Yet, it remains unclear how these developments will affect Turkey-U.S. relations in the long run. The closeness of that relationship has ebbed and flowed in recent years, depending on the issue. Possibly the most significant divergence between the U.S. and Turkey is now over the Syrian civil war. The Turkish and U.S. governments have both taken a strong and vocal stand against the regime of Syrian President Bashar al-Assad, but while Ankara has invested heavily in seeking a military solution in support of the Sunni insurgency, the Obama administration has been drifting back toward a negotiated settlement, especially since August, when it achieved an agreement to eliminate Syria’s chemical weapons. Similarly, in Egypt, while the AKP has continued to back deposed President Mohamed Morsi, the Obama administration has sought to develop a working relationship with the new military regime in Cairo. The two governments’ differences over Israel have been managed rather than resolved.
In Iraq, whereas Ankara works almost exclusively with the Kurdish Regional Government
, Washington continues to favor deeper Iraqi unity under the central government in Baghdad, which American policymakers see as the best counterweight to Iranian influence. Meanwhile, Turkish officials are very eager to restore economic and energy ties with Iran, which suffered due to U.S. sanctions targeting Iran’s energy sector but also differences between Ankara and Tehran over the Syria conflict. For some time, U.S. officials had suspected that Halkbank, the center of the Turkish banking scandal, had been helping Iran evade sanctions over its nuclear program by using gold to purchase Iranian oil and gas. They criticized the Turkish authorities for not monitoring such activities more closely. Most recently, Turkey’s decision to purchase an air defense system from a Chinese company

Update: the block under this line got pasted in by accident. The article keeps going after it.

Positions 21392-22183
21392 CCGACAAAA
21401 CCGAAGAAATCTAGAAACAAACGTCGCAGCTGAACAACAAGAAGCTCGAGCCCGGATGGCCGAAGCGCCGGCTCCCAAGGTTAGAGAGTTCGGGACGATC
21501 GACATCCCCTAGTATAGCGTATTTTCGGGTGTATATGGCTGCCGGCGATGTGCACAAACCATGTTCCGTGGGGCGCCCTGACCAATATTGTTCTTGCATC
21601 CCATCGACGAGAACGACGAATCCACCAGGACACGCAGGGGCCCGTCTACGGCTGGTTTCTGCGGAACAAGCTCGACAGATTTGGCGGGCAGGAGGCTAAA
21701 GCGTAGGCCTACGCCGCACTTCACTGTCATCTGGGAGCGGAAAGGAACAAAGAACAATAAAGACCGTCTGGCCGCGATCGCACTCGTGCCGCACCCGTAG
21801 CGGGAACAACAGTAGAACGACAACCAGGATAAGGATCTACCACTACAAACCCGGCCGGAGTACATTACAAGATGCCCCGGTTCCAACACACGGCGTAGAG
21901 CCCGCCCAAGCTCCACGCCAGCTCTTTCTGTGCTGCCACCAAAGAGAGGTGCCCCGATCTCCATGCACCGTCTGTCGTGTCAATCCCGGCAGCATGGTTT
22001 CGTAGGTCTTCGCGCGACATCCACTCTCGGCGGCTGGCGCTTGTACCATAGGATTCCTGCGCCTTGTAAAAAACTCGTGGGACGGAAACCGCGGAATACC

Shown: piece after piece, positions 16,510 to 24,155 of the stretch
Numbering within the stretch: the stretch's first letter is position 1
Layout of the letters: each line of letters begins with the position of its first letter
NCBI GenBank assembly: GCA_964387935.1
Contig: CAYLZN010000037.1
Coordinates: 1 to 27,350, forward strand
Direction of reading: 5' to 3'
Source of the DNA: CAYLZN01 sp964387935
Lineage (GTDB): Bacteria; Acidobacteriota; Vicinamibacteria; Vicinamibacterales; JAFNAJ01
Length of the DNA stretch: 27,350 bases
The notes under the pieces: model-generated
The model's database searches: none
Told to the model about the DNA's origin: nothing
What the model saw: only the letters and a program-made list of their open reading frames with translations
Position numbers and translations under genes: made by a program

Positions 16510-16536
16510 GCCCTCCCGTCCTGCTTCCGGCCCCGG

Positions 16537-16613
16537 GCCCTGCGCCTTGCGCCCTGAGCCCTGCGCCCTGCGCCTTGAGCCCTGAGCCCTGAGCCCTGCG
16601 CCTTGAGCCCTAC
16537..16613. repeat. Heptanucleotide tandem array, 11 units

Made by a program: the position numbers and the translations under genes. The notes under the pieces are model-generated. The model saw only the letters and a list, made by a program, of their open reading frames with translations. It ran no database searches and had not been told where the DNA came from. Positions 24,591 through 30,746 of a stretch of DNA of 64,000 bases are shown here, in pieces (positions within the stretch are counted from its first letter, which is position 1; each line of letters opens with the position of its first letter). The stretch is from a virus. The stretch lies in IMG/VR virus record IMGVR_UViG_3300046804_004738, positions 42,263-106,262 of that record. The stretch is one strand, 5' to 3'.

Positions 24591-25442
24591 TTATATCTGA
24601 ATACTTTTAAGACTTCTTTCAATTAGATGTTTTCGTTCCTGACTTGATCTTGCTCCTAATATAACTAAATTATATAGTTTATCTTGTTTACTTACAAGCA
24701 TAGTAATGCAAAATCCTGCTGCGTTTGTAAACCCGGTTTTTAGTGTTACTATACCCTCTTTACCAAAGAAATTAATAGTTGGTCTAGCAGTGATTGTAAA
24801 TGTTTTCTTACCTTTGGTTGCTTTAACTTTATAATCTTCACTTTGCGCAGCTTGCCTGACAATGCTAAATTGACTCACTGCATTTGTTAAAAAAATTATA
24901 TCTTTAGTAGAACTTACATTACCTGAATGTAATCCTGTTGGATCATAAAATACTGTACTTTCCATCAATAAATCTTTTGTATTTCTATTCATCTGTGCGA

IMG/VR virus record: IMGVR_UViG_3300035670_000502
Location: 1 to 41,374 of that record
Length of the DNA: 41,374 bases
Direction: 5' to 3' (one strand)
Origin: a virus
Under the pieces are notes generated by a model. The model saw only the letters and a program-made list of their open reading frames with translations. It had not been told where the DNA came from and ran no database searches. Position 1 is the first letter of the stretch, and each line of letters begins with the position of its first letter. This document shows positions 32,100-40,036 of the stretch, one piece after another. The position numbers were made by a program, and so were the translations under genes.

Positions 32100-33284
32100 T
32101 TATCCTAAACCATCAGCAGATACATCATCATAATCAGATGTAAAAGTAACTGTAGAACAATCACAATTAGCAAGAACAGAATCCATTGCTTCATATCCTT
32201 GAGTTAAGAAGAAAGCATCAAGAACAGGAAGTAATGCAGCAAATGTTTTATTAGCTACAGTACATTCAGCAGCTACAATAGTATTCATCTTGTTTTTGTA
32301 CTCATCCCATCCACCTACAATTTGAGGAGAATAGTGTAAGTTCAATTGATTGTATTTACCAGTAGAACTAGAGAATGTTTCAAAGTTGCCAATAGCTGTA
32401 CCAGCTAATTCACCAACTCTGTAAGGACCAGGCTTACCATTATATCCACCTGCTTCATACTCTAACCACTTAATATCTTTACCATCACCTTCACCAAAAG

under U.S. sanctions for selling weapons to North Korea, Syria and Iran has rubbed the U.S. and NATO national security communities the wrong way.
Until now, due to the importance of the bilateral relationship, U.S. officials have been reluctant to attack the Turkish government regardless of these diverging views. Even during the protests last June, Obama never directly criticized Erdogan for the police crackdown and harsh response. But in the recent scandal, Erdogan has blamed the U.S. ambassador, Francis J. Ricciardone, for supporting a plot against his government. When Erdogan hinted that he wanted Ricciardone to leave the country, Obama for the first time directly confronted Erdogan, warning him that such statements could endanger the U.S.-Turkey relationship.